Monday 14 December 2015

Grey-eyed Athene, goddess of wisdom, protector of heroes

Having greatly enjoyed OGAM, I decided that what I really needed (truly), was an Athene/Athena model to serve as an alternative patroness for my Greco-Macedonians.

Athene, daughter of Zeus and Metis (personification of forethought) was the virgin goddess of wisdom and just war - as in, the good sort of war. As such she was often thought of as the protector of cities, and the helper of heroes. In Macedon she was worshiped specifically as Athena Alkedemos, the defender of the people. Many useful inventions and knowledge came to man through the patronage of Athena - olive growing, the plow, the rake, horse taming, chariots, weaving, the flute, and even the production of fire.

Although the patroness of most female arts and crafts, Athene walked the line between male and female attributes and is most commonly shown wearing a helmet, carrying a shield and armed with either a spear of one of papa Zeus' thunder bolts.

She could also be shown in the company of, or be represented by, an owl, specifically the Little Owl (Athene noctua). In popular culture, thanks entirely to Ray Harryhausen's classic 1981 Clash of the Titans, her owl sometimes appears as a little automaton. As I have stated previously, this little chap, known as Bubo, was the best thing about the 2010 Clash... remake.

As a backer of the Wargods of Olympus Kickstarter back in 2013, I received a little mechanised Bubo as a reward and he's been kicking about by bits box ever since. I thought it was time to make use of him, and so a few days ago I ordered myself a Northstar Figures 28mm 'Amazon'. 

Now, although she's called an Amazon, she is really just a modestly dressed Greek female with helmet, spear and shield. How could I not try to convert her into Grey-eyed Athene? So a little cutting filing later, plus the simple raising of Athene's left arm resulted in this.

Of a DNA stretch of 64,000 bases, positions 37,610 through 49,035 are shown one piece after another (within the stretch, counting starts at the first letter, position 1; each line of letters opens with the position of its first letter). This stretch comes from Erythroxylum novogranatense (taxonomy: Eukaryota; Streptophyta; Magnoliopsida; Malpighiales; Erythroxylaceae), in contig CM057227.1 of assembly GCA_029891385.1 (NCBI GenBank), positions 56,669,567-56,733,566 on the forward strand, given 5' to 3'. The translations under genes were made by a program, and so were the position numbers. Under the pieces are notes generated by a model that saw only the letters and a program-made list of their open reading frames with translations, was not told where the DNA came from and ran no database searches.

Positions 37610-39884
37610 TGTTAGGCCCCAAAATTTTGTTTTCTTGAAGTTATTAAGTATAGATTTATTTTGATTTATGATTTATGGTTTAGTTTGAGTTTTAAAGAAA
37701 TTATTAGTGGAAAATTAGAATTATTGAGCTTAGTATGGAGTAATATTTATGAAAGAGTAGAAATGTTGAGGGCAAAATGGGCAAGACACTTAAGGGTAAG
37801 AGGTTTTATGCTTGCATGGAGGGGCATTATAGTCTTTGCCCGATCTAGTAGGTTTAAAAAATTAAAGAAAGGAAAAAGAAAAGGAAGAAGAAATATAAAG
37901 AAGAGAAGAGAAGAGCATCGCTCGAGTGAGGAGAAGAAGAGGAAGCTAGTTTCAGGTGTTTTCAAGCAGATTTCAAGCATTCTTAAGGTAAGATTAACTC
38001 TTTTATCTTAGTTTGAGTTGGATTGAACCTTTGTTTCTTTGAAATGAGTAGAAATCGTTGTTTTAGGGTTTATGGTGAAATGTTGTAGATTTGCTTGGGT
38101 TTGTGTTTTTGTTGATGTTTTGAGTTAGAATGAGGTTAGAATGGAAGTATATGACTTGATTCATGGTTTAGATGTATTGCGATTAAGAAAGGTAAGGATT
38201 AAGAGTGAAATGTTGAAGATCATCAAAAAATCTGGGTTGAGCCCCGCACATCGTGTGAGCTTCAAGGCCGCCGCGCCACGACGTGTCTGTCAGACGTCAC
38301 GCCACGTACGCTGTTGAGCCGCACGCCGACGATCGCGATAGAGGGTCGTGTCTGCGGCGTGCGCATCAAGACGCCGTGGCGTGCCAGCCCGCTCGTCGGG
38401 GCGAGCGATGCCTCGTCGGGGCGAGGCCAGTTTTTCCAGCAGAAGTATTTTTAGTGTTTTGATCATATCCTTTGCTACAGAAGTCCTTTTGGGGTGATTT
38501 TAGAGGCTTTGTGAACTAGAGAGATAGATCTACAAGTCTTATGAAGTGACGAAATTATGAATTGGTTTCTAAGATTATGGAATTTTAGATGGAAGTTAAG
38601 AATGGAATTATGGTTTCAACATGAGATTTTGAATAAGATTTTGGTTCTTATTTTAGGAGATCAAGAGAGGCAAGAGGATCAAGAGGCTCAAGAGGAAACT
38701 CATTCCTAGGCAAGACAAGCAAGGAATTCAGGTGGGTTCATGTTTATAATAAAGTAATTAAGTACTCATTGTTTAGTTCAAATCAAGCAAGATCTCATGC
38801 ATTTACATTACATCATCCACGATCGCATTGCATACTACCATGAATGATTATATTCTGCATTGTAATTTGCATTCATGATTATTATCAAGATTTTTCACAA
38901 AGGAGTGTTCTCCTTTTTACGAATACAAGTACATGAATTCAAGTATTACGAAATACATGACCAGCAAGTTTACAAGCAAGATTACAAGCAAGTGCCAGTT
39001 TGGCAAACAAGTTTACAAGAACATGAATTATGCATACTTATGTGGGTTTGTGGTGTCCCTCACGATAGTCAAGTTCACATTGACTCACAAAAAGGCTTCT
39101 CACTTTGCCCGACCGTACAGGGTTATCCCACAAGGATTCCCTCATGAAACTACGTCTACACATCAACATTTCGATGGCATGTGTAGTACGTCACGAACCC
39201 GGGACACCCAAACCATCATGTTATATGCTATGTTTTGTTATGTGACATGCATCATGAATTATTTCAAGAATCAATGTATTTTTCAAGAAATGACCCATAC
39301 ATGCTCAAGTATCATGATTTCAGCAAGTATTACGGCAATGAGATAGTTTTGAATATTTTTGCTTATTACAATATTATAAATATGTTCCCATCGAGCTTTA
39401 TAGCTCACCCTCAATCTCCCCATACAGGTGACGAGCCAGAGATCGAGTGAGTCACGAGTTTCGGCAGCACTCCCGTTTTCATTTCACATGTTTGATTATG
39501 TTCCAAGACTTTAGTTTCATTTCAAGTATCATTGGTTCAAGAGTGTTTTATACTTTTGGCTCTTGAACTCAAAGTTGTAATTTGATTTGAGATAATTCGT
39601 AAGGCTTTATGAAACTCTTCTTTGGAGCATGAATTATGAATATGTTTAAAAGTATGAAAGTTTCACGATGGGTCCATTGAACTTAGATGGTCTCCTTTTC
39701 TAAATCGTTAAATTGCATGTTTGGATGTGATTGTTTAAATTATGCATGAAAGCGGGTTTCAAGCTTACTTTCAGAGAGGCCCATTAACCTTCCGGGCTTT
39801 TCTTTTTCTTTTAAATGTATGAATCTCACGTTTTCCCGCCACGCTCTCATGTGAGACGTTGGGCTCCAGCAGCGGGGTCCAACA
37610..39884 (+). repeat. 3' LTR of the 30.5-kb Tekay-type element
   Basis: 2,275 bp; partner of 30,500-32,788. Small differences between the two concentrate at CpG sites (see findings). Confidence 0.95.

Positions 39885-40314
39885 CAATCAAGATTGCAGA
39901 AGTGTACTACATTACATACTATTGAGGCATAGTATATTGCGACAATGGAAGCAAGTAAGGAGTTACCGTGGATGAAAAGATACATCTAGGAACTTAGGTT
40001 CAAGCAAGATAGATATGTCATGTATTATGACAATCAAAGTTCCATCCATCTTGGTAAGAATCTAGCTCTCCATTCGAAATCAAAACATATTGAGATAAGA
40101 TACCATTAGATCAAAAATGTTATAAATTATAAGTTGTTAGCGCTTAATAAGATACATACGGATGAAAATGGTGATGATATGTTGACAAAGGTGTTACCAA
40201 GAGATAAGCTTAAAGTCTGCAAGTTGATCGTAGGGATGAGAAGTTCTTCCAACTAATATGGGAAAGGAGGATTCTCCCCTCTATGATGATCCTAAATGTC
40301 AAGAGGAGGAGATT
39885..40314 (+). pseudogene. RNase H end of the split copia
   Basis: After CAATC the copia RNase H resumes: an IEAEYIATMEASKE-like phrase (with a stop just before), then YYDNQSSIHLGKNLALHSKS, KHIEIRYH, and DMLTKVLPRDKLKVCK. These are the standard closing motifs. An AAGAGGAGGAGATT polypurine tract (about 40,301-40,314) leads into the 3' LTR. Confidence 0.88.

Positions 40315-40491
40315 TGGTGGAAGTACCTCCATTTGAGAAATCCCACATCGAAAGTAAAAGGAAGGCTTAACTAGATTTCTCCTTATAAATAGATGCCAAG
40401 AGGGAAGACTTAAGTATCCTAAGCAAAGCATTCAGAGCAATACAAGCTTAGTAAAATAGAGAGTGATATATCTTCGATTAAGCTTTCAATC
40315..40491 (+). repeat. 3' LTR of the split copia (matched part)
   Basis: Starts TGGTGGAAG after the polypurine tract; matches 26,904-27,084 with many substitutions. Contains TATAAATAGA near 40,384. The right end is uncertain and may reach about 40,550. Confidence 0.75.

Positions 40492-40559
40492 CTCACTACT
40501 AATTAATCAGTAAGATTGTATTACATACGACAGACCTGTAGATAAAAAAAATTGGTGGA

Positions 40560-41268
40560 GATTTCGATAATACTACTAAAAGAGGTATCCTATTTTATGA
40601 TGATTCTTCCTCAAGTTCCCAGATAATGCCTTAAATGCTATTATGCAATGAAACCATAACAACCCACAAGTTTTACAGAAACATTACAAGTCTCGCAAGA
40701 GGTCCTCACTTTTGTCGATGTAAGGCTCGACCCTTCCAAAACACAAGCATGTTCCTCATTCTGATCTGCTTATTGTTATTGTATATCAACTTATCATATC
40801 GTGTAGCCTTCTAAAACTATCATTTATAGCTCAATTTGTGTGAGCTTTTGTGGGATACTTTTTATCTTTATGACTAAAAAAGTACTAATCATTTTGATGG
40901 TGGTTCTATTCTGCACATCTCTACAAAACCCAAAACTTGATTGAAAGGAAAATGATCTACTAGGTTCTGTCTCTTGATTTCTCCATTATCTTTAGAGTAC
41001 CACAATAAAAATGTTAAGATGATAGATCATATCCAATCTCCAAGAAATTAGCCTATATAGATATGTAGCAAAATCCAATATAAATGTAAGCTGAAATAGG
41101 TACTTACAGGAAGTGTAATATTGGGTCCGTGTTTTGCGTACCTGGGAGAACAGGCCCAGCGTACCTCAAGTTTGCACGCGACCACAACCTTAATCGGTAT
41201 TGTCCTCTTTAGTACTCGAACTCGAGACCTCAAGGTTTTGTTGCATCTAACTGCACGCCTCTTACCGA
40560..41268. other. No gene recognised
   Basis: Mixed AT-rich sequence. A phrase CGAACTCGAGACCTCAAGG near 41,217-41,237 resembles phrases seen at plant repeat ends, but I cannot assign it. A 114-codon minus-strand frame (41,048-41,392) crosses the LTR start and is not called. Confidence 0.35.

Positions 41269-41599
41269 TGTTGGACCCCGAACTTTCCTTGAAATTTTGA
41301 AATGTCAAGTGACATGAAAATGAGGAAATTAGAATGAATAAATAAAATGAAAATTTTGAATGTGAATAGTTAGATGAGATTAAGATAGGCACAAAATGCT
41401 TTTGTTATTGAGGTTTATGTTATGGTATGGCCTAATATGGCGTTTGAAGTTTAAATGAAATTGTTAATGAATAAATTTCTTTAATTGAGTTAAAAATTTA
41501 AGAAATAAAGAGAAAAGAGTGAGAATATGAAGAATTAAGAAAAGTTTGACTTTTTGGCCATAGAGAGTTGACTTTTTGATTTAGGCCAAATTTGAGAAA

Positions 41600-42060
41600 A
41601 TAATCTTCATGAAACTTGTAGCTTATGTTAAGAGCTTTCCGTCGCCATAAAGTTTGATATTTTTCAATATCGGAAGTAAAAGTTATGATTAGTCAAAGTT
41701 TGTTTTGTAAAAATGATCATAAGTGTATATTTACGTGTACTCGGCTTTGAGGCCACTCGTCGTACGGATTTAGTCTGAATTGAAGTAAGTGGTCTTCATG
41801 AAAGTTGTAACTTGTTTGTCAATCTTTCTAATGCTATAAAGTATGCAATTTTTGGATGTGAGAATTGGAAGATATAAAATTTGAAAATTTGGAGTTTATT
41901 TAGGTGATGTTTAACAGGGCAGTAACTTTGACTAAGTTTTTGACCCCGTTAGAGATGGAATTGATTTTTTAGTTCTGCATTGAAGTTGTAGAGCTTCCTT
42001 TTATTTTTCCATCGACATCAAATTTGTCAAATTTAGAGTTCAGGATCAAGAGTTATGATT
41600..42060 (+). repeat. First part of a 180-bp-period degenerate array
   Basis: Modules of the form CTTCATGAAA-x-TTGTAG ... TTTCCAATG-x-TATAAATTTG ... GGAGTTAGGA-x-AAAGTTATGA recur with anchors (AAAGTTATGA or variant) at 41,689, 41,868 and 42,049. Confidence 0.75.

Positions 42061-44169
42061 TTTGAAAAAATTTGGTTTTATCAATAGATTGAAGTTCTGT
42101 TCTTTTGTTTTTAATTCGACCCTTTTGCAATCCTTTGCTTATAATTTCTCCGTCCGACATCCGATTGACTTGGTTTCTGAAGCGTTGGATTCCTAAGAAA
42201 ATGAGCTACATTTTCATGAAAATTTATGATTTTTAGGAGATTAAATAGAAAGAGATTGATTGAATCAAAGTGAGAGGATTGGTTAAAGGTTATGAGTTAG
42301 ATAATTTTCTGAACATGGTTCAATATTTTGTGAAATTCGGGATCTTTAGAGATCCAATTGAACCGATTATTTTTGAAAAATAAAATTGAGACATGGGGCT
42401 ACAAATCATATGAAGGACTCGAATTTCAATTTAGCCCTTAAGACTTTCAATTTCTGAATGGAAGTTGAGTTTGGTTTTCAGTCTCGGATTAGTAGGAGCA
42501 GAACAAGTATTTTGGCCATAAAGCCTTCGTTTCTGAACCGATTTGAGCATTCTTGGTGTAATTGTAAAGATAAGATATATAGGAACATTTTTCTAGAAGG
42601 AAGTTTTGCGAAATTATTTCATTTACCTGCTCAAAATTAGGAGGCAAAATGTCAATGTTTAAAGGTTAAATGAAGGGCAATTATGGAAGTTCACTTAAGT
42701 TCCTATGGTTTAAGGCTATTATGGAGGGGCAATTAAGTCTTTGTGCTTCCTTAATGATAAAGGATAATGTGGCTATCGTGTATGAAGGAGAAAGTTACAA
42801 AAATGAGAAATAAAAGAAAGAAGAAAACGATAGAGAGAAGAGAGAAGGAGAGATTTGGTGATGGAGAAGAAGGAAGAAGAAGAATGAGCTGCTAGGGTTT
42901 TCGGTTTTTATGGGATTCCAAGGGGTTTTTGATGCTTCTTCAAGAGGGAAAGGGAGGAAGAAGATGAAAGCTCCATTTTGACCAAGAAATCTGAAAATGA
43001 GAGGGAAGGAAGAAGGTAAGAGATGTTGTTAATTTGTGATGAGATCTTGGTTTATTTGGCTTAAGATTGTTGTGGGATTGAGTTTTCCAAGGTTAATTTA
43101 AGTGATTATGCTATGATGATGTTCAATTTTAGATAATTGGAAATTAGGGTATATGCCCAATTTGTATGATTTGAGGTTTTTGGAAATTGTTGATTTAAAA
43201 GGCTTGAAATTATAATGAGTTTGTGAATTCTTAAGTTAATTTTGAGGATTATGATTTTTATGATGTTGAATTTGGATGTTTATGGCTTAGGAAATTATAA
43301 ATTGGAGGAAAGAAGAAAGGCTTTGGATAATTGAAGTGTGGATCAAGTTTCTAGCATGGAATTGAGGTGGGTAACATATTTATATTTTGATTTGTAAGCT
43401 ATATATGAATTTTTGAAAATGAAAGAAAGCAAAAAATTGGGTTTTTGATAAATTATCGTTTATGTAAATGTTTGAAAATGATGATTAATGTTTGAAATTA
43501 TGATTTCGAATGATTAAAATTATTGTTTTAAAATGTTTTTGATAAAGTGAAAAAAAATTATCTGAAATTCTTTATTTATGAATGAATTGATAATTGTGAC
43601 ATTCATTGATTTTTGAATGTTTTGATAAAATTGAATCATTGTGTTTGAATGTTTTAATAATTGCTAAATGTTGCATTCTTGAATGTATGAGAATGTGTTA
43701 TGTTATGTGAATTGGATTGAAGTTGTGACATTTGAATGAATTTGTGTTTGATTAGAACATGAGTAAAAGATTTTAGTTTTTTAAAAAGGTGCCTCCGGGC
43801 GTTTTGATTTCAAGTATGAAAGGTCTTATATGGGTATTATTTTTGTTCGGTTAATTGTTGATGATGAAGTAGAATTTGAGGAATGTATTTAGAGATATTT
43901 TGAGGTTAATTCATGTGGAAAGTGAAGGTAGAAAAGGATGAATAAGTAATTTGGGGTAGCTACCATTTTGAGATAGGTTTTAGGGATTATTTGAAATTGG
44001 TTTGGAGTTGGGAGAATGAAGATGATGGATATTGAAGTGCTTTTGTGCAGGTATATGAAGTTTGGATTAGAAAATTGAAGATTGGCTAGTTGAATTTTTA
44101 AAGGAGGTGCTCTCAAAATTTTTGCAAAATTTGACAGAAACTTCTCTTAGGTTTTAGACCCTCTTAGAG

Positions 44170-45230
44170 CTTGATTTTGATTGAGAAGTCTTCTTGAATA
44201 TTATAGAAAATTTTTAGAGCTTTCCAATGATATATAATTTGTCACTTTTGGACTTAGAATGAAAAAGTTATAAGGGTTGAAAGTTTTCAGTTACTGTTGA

But what to so with the shield? Athena often borrowed the aegis, a goatskin shield from Zeus, and this is sometimes shown (as in the archaic black-figure vase above) as the mount for the gorgoneion, the head of Medusa. As such, it could be carried like a shield or worn (as above) as body armour. 

However, in other depictions, the gorgoneion was shown directly incorporated into Athene's own shield. I thought I would hazard a go and try to paint Medusa's ugly face free hand on the shield, but I knew I wouldn't be able to handle anything too complex.

The earlier depictions (like the classical red-figure tondo of a cup above) tend to show a very stylised, monsterous face, and its that sort of image that I hoped to be able to mimic.

Here, Athene is handed Medusa's head by Perseus. Interestingly, it also already appears on her shield. Internal chronology was never a strong suit in Greek mythology!

This Macedonian coin from the late 4th-early 3rd century BC interregnum shows a gorgoneion on a Macedonian shield.

On this late 2nd century BC coin of the Seleukid king Antiochos Sidetes, the shield can be seen resting in profile at Athene's side. The profile of the grogoneion can also be made out, jutting out from the shield.

And so here she is. My Athene, much more understated than the Wargods of Olympus deities, but appropriate I think for a more modest and controlled god. I'm never hugely comfortable painting white clothing, but I think she turned out well. Looking forward to getting her on the table and seeing how she handles.


  1. Fantastic work. The white looks perfect and you've done a great job with the Gorgoneion.

  2. Brilliant. Really nice conversion.

  3. Great job! Excellent concept and exicution.

  4. Wonderful work, who sold the owl?

    1. That was a Crocodile Games kickstarter miniature from quite a few years back. I'm afraid I don't know if it ever became available through their shop.